VectorZ August 11, 2010 Reply

I’ve been using an array of Linux and Windows flavors from the early 90s and believe today’s Linux is mature enough for the common joe. I even assisted with the Wine project. I prefer Suse but for newcomers recommend Ubuntu or Mint. As for and AV I agree that its all about self discipline from being a Clicky-McClicker. Never use an Admin or Root account as a common user account. This will save you more than you realize in headaches. There are many Free AV’s for Linux, Symantec, McAfee, Bitdefender, AVG, Avast and on and on. It’s entirely up to you as to what makes you feel safe.

@Musick X
As you will find out the Linux community has a solution or will find one for those with the greatest demands. What you should look at is “Ubuntu Studio” (Google it).

 
ifican August 21, 2010 Reply

Lots of good variants on the same topic. i agree with both sides of the coin and completely disagree with all of those users stating they have used linux for x amount or years and have no virus. My question to all of you is how do you know for sure you dont have a virus? How do you know for sure you dont have something running with the same file permission as you? How do you know for sure you havent been infected for x amount of years and just didnt know it? The short answer is we dont, we just accept a certain level of risk because we feel safer because we are but we should not let that feeling of security deter us from being safe. I run both AV and FW on ubuntu, i am more them happy to take the resource hit for the safety of it. I know its not perfect but its better then none. And i will tell you think i hit sites regularly that fire off the av engine. Now i dont take the time to see if its a windows or linux based bug. Most probably windows but its nice to know the protection is there regardless.

 
 
UbuntuLinuxHelp August 22, 2010 Reply

@ifican

Most AV applications DO NOT protect against a virus that attempts to target Linux.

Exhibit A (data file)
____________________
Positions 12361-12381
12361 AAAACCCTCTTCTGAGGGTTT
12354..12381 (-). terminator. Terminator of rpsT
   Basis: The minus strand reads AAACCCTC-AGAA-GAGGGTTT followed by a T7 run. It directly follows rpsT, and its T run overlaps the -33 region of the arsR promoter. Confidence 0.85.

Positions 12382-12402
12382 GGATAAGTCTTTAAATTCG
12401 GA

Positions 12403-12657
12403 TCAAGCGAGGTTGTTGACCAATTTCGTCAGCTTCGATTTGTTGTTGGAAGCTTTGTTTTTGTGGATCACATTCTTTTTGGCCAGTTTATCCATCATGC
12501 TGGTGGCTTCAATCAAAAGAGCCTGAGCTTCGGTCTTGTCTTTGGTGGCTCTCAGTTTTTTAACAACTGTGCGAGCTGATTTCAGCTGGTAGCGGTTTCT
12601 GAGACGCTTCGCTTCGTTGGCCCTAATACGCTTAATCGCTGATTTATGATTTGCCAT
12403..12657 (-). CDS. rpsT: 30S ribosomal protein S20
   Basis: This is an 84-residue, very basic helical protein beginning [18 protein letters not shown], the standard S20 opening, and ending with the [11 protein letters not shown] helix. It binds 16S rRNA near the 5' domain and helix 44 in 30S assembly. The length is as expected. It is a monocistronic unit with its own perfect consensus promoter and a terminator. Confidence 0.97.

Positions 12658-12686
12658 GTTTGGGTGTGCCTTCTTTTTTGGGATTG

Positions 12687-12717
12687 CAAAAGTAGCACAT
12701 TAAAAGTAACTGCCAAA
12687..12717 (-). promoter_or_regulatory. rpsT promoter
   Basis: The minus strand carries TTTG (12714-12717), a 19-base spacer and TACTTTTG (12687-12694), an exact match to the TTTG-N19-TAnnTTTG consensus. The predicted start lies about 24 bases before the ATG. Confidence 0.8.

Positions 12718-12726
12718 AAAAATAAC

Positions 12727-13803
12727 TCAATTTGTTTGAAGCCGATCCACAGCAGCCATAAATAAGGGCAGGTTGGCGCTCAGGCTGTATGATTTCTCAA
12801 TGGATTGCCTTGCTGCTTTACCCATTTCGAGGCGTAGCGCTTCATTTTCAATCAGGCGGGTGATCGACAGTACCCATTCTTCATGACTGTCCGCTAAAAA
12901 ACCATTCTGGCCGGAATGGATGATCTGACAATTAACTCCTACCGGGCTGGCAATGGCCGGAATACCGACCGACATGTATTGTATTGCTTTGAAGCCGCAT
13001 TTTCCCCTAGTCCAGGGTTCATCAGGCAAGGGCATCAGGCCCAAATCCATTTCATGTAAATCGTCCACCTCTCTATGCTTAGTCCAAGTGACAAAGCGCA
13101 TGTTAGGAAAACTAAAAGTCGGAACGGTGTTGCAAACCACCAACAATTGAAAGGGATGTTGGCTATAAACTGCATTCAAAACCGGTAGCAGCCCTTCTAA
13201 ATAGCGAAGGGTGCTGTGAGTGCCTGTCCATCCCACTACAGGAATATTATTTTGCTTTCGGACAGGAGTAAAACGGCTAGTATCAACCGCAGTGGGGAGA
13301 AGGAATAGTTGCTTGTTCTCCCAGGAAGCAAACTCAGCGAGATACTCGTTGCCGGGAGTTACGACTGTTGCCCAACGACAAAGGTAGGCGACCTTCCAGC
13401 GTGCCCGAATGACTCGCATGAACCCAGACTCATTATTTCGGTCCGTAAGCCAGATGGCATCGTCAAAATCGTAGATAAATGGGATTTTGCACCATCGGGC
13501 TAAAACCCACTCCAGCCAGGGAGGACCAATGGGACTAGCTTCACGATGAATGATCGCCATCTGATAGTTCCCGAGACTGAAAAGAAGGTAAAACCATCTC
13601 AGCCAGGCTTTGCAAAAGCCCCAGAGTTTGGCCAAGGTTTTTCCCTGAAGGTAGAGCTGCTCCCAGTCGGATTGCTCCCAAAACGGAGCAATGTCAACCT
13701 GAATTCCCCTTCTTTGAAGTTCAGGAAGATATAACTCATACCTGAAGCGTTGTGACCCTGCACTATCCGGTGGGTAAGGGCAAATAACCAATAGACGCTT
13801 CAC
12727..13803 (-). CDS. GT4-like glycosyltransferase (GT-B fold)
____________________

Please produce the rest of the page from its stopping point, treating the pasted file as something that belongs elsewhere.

I am one of those people who have been using Linux (Ubuntu) for years without virus issues. I think this is a case where some users are simply not aware of how Linux based systems function. As yoachi explained, it is extremely difficult to write a Linux virus as UNIX systems run multi-user environments (specific permission sets are given to specific processes depending on the user).

With regards to those who visit websites, (continuing yoachi’s dialogue), and think they might get a virus:

“…You open firefox as a normal (ie non-root) user. No matter what you do from here, any program or file executed by firefox will only maintain your permission set; ie if you downloaded a nasty executable it STILL couldn’t hurt your machine as it only had the rights of the program that downloaded it— namely firefox, which is being run by you, the normal user…”

Don’t forget, In Ubuntu (which is Debian based), we can use commands such as sudo or sudo su, as such we can visualize (in simpler terms) that web browsers, email apps etc, DO NOT run with root privileges.

Note: Bugs or exploits are another matter all together, and I’ve never heard or used a system that does not have to be regularly updated, because of such bugs and / or discovered exploits.

In the event that a Linux virus is introduced (last I read there was a very trivial number of them in the wild), it would be isolated to that user’s account. I might add also, that I’ve been working with many different physical and virtual web servers for clients over the years, they were all Linux based, all operating for several years and zero AV installed. The odd time that something has occurred, it’s almost always been an exploit in some package a client installed, and almost always because the client did not properly secure the package and / or keep it updated. As for virus activity? ZERO.